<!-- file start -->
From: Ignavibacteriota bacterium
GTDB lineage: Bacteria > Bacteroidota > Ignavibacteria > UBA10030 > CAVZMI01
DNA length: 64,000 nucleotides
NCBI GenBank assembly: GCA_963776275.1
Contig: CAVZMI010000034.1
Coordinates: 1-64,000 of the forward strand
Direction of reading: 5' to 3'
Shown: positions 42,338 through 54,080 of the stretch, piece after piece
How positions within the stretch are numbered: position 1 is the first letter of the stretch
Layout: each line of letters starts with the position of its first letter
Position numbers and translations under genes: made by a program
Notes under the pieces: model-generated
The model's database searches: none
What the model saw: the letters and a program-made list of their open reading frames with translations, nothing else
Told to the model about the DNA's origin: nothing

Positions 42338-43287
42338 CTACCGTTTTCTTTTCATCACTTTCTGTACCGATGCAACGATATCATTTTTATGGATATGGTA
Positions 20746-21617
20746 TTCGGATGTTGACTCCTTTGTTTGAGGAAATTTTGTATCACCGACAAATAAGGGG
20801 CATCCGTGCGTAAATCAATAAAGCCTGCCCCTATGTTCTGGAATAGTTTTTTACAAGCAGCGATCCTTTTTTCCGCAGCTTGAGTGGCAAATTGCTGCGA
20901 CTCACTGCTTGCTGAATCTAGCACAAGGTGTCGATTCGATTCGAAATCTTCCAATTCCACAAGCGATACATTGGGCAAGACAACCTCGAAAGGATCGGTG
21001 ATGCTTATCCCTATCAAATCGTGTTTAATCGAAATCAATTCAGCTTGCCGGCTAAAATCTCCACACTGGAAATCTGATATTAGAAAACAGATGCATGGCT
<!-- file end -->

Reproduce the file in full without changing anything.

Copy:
From: Ignavibacteriota bacterium
GTDB lineage: Bacteria > Bacteroidota > Ignavibacteria > UBA10030 > CAVZMI01
DNA length: 64,000 nucleotides
NCBI GenBank assembly: GCA_963776275.1
Contig: CAVZMI010000034.1
Coordinates: 1-64,000 of the forward strand
Direction of reading: 5' to 3'
Shown: positions 42,338 through 54,080 of the stretch, piece after piece
How positions within the stretch are numbered: position 1 is the first letter of the stretch
Layout: each line of letters starts with the position of its first letter
Position numbers and translations under genes: made by a program
Notes under the pieces: model-generated
The model's database searches: none
What the model saw: the letters and a program-made list of their open reading frames with translations, nothing else
Told to the model about the DNA's origin: nothing

Positions 42338-43287
42338 CTACCGTTTTCTTTTCATCACTTTCTGTACCGATGCAACGATATCATTTTTATGGATATGGTA
Positions 20746-21617
20746 TTCGGATGTTGACTCCTTTGTTTGAGGAAATTTTGTATCACCGACAAATAAGGGG
20801 CATCCGTGCGTAAATCAATAAAGCCTGCCCCTATGTTCTGGAATAGTTTTTTACAAGCAGCGATCCTTTTTTCCGCAGCTTGAGTGGCAAATTGCTGCGA
20901 CTCACTGCTTGCTGAATCTAGCACAAGGTGTCGATTCGATTCGAAATCTTCCAATTCCACAAGCGATACATTGGGCAAGACAACCTCGAAAGGATCGGTG
21001 ATGCTTATCCCTATCAAATCGTGTTTAATCGAAATCAATTCAGCTTGCCGGCTAAAATCTCCACACTGGAAATCTGATATTAGAAAACAGATGCATGGCT